Wednesday's public hearing will be followed by board votes the next two days. Those will determine textbooks approved for at least eight years, beginning September 2014.
Some board members are suggesting that major edits to the proposed books to de-emphasize lessons on evolution and climate change aren't likely.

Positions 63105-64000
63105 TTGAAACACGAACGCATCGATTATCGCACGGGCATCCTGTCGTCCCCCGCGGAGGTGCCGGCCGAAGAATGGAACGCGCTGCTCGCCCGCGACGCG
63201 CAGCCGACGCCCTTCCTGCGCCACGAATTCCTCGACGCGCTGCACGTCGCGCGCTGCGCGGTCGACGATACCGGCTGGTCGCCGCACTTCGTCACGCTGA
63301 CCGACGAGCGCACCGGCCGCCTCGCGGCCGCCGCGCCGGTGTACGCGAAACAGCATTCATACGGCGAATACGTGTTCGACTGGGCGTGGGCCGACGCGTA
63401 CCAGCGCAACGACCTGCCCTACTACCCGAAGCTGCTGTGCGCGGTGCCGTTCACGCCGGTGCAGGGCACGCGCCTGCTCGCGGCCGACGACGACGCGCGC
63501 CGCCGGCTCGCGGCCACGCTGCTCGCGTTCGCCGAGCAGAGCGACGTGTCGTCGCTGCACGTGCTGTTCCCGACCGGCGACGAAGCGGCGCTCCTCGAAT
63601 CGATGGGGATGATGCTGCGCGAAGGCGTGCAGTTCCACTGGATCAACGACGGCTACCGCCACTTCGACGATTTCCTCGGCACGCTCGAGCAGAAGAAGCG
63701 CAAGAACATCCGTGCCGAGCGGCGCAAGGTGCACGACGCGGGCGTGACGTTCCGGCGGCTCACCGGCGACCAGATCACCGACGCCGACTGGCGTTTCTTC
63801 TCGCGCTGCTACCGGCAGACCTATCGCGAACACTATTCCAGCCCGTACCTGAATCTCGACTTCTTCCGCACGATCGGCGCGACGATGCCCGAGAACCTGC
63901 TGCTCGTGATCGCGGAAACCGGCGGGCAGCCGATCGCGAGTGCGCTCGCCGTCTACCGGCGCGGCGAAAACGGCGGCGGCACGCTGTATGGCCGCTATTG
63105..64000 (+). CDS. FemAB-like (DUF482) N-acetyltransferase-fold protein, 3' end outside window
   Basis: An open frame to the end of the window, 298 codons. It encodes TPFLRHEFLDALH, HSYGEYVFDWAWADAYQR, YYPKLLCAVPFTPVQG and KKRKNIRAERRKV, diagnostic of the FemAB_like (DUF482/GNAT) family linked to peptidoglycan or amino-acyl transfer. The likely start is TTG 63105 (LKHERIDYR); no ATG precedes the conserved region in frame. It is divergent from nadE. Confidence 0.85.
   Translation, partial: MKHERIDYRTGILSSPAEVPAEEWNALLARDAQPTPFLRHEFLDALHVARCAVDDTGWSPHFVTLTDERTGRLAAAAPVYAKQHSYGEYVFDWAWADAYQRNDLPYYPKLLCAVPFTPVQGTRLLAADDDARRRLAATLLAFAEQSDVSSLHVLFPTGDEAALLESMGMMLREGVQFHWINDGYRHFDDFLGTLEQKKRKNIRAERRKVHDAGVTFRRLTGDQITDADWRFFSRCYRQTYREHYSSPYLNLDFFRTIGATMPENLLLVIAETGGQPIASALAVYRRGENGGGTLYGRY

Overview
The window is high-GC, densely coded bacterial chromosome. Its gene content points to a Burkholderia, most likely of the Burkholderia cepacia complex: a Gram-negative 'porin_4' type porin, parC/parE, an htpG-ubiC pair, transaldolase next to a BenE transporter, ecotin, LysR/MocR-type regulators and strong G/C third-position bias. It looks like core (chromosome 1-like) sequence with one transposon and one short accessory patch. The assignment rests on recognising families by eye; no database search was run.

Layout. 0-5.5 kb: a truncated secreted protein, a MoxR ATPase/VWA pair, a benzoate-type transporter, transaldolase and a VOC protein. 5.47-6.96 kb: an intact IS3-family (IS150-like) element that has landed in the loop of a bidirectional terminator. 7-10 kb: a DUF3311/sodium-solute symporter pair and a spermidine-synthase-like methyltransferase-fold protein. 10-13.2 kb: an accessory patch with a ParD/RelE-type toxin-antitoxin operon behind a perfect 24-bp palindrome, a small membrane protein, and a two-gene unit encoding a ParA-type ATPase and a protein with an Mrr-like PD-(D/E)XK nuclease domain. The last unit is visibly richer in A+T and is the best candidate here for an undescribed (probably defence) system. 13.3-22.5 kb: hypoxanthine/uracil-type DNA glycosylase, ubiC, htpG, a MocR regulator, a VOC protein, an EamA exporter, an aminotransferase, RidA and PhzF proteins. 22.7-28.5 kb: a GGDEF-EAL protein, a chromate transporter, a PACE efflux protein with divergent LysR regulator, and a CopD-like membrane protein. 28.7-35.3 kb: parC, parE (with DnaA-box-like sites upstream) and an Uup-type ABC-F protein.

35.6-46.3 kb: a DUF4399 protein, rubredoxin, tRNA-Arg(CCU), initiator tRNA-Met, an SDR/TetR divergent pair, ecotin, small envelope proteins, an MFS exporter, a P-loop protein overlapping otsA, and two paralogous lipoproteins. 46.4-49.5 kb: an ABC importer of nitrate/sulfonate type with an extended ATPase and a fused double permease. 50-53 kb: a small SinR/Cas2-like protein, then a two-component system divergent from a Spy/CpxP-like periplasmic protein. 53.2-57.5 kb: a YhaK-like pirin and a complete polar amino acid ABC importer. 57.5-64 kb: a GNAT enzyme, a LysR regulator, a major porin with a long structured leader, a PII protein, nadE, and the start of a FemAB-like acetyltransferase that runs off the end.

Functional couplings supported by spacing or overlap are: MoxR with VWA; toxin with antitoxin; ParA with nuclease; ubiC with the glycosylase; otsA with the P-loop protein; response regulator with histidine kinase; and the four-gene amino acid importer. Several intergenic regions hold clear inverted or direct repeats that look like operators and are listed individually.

They say that even though some religious and social conservatives have long argued for inserting sufficient skepticism into academic passages on evolution and climate change.
Many of those critics see God's hand in the universe and argue evolution and global warming are only theories.
Experts, though, have warned against letting ideology trump facts.
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